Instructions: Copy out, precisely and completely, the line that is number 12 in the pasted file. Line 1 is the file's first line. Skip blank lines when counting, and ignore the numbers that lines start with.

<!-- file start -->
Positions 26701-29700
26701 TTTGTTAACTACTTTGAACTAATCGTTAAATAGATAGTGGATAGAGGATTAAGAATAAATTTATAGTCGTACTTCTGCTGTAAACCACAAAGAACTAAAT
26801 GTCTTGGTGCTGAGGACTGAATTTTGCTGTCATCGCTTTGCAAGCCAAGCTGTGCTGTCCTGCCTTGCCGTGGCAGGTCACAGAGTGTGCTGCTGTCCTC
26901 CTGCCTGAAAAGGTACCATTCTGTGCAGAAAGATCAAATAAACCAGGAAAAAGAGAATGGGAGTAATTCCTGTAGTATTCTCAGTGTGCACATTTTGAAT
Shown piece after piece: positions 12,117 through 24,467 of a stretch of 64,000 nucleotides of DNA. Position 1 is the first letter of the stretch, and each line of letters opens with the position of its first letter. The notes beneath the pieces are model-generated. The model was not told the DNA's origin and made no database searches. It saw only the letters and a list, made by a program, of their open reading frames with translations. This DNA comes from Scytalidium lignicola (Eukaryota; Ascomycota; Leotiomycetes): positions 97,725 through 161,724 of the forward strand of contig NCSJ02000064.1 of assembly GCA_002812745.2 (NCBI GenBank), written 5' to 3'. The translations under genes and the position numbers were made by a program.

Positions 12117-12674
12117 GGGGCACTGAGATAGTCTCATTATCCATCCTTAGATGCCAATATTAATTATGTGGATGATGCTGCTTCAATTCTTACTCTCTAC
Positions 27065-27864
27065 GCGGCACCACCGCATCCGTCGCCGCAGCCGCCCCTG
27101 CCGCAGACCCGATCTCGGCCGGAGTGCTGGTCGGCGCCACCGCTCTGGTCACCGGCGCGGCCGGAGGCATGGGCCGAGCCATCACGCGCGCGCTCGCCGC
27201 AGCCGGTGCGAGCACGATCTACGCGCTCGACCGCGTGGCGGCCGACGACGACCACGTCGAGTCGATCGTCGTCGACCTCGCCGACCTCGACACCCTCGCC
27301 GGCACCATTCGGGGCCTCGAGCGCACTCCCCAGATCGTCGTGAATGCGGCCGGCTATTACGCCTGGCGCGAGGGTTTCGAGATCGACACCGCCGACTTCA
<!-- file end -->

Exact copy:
27301 GGCACCATTCGGGGCCTCGAGCGCACTCCCCAGATCGTCGTGAATGCGGCCGGCTATTACGCCTGGCGCGAGGGTTTCGAGATCGACACCGCCGACTTCA